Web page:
Does Writing Things Down Help You Learn? Science Says It Definitely Does & Here's Why
The art of the written word — like, literally, the physically written word — has been growing to be less and less relevant with each passing year, thanks in large part to technology. But now, it might really be on its way out for good: According to a recent report from The Guardian, doctors in England have found that children are increasingly struggling to hold pens and pencils and write things down. Yes, you read that right. This generation of kiddos, due to a constant use of technology and screens, are finding it difficult to hold writing utensils, as they're apparently not developing the fine-tuned muscles in their fingers required to do so. Now, not only does writing things down help you learn, but the practice of actually writing with your hands is a necessary step in being able to develop both handwriting and communication skills — which aren't exactly encouraged by using things like tablets, smartphones, and computers all the time.
Mellissa Prunty, a pediatric occupational therapist who specializes in handwriting difficulties in children, told The Guardian that she's concerned by how many children are developing handwriting skills at a later age because of too much technology, as it is a skill that's key to their overall development. She explained,
Sally Payne, the head pediatric occupational therapist at the Heart of England foundation NHS Trust, added,
Aside from this kind-of-terrifying development in human history, there are plenty of other reasons why writing things down, and stepping away from your screens, is so important.
For one thing, a 2014 study showed that note-taking with an actual pen or pencil, rather than typing the information on a laptop, is a way more effective means of learning new information. According to their findings, the researchers showed that taking notes on laptops results in "shallower processing," meaning it doesn't help you fully absorb the information in a way that'll allow you to recall it later on.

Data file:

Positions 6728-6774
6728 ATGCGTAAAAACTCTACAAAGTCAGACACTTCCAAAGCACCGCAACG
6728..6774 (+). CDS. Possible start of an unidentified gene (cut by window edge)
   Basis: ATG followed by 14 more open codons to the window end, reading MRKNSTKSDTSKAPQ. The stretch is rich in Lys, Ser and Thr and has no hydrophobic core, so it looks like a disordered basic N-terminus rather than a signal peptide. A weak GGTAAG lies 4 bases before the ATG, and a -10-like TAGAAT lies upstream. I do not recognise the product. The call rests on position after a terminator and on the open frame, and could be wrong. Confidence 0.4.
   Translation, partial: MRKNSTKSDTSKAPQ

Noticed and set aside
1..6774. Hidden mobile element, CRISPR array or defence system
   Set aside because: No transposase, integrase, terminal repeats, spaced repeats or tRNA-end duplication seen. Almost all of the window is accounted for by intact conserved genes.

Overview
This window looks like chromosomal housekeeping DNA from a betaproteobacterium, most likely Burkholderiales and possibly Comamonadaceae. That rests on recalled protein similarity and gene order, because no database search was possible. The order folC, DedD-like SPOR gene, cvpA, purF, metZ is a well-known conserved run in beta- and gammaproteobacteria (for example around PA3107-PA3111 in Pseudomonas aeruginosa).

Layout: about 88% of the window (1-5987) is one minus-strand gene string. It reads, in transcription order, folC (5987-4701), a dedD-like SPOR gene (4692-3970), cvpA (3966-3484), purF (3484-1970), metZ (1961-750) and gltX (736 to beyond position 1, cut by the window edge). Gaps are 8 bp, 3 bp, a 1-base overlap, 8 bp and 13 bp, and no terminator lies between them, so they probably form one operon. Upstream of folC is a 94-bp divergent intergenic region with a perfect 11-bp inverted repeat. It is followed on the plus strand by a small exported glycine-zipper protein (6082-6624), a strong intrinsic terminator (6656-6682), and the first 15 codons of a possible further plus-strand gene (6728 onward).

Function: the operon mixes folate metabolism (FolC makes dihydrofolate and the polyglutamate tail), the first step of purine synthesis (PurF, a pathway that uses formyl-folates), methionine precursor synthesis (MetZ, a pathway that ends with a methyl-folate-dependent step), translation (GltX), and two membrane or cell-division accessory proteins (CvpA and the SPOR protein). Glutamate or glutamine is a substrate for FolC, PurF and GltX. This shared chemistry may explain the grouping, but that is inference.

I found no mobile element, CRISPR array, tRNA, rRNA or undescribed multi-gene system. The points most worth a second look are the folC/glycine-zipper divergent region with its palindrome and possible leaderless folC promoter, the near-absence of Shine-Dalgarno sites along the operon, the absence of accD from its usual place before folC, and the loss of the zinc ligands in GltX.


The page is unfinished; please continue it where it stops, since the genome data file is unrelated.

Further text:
To illustrate that point, the researchers found that students who took notes on their laptops didn't perform as well on a test of conceptual questions when compared to the students who took notes in good old-fashioned longhand. But why is that?
It's partially because you typically type faster than you write, and the process of writing allows you to translate and process ideas as you learn them. But there's a little more to it than that.
In a study done by researchers at Indiana University, it was found that the parts of the brain that are associated with learning work far better and more actively when someone — even a child who has not yet learned to read or write at all — is asked to reproduce something that is shown to them by doing so in a freehand, written way, as opposed to tracing or typing out what was shown.
The research was led by psychologist Karin James, who told The New York Times that "when a kid produces a messy letter, that might help him learn it." In other words, in order to reproduce what you see, you have to both plan and attempt it on your own, and possibly create something that is totally unlike what you see. It's this seemingly "messy" process that can help in actually processing and learning the meaning of what you are being shown, James explained.
So, if that isn't reason enough to keep on sharpening your pencils, I don't know what is, my friends.